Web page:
Tetrad of Journalism transitions
If you've been following me for long, you know I'm a big fan of Marshall McLuhan's use of Tetrads. Combining four kinds of transitions seems more accurate than exploring any single or pair of changes. I've previously explored how Tetrads apply to gameplay learning and the synthesis of the Cynefin and TIMN frameworks. While I've been exploring Journalism 2.0 for the past couple weeks, I've once again been capturing ideas for a combination of four transitions. Here's my latest thinking on how Journalism 2.0 will amount to changing every which way.
Extends user content generation - Most user content gets generated heroically. There are, of course, collaborative wiki, websites, blogs, podcasts and videos. But these are usually single productions, rather than ongoing processes. I suspect heroics are occurring because we don't to where or when or how to jump in and help out with other's content generation. Journalism 2.0 will transition to very transparent processes which allow content generation to evolve into user content contribution and collaboration. It will become obvious how a story is coming along, what's missing, what questions need more refinement, what facts need checking, what back stories could help out, etc. It will also be apparent who's already working on what to avoid duplication of effort and what needs several different versions created to pick the best one. Previous experiences with heroic content generation will provide a hoard of skilled contributors.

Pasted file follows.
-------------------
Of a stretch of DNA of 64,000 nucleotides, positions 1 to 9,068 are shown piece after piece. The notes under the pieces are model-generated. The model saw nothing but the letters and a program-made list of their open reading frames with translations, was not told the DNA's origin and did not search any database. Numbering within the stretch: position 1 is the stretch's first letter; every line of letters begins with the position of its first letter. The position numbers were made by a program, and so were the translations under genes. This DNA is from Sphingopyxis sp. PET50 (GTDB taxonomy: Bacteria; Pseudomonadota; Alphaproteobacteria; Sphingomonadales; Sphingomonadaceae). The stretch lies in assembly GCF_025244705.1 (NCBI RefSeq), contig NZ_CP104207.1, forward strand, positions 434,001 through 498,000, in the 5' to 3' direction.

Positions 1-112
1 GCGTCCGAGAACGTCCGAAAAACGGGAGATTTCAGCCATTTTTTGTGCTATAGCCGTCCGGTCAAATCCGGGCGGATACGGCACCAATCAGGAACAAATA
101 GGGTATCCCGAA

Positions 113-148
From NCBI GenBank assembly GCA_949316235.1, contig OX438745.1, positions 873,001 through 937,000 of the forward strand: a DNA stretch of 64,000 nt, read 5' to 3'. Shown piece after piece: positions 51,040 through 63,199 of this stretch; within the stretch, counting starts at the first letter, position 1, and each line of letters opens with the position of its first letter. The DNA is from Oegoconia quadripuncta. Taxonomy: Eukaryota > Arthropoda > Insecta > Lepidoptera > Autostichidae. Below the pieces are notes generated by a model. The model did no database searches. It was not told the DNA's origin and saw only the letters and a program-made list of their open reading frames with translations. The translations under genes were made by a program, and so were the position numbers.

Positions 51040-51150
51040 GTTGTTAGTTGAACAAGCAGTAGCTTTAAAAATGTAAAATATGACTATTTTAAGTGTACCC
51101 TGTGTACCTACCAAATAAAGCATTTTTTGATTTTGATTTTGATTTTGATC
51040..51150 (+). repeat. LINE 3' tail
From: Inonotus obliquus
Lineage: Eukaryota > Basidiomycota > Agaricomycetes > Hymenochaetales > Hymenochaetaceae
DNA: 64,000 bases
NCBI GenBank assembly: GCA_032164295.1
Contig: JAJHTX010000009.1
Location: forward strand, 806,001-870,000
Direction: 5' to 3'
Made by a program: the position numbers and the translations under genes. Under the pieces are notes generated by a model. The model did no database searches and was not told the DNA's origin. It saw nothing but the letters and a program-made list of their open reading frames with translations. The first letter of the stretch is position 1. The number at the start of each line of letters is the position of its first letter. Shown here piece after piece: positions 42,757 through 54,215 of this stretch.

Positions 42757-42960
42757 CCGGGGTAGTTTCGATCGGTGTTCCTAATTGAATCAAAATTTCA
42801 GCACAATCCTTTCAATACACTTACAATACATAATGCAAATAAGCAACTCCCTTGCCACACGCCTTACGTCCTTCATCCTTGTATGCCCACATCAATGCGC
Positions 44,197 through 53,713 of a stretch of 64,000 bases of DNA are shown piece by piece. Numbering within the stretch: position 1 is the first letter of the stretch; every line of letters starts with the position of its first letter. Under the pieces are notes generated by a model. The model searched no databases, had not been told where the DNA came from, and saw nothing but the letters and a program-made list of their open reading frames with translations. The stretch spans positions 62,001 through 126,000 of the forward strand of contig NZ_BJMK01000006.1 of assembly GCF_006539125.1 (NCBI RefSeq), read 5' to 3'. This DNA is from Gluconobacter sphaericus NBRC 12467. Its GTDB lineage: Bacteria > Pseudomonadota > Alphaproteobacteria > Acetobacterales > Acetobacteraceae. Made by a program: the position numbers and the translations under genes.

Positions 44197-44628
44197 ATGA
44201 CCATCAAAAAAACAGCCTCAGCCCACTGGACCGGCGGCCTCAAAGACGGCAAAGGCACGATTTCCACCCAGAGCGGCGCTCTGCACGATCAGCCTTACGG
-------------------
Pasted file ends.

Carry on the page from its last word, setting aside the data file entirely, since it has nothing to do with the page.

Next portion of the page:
Reverses profane progress - When agrarian societies became industrialized, the clock became a big deal. Things had to get done "on time", rather than "in good time" or "on their own time". This also made our collective sense of progress far more important than any sense of enjoyment with simple pleasures and any satisfaction with the current situation. This was good for business and tax supported infrastructures as people became driven to consume more goods which created more manufacturing, retail and service jobs to meet that demand. This gave a significant role to news gatherers, reporters and publishers to report on all that uneven and conflicted progress. Nearly everyone agreed until recently that you could not have too much progress, too much news or too much consumption. We've gone overboard with these excesses and poised for a reversal. I suspect we may become oriented in a medieval sense of the now moment where time is insignificant. We may become re-enchanted with the natural environment and our own physical experiences as Morris Berman has anticipated. We may even switch from profane to sacred sensibilities as Mircea Eliade perceived tribal lives to have embraced throughout human existence..
Retires hired writers - Hired writers may become perceived as mere hacks and mercenaries whose commercial interests degrade their usefulness. Their writing style may fail to meet the quality standards of "free content generation". Their latest news may no longer seem newsworthy. Their value proposition to viewers, readers and subscribers may become obsolete.
Retrieves immersive experiencing - We've all had moments of losing ourselves in an experience that fills our senses. We then "snap out of it" and get back to business as usual. Many spiritual traditions suggest we've got it backwards. They propose that we rarely "snap out of it" and mostly "stop the world". I know from personal experiences of immersing myself in the moment with "no thinking required", the colors are more vivid, the sounds and tastes more pleasing, and a peace of mind comes over me. This state of mind can be sustained so long as I do something so familiar to me that it requires no analysis, problem solving or planning. I also access this mental state when I'm writing "on the good days". This tells me the other transitions above could occur in this stress free, full-of-gratitude, state-of-mind too.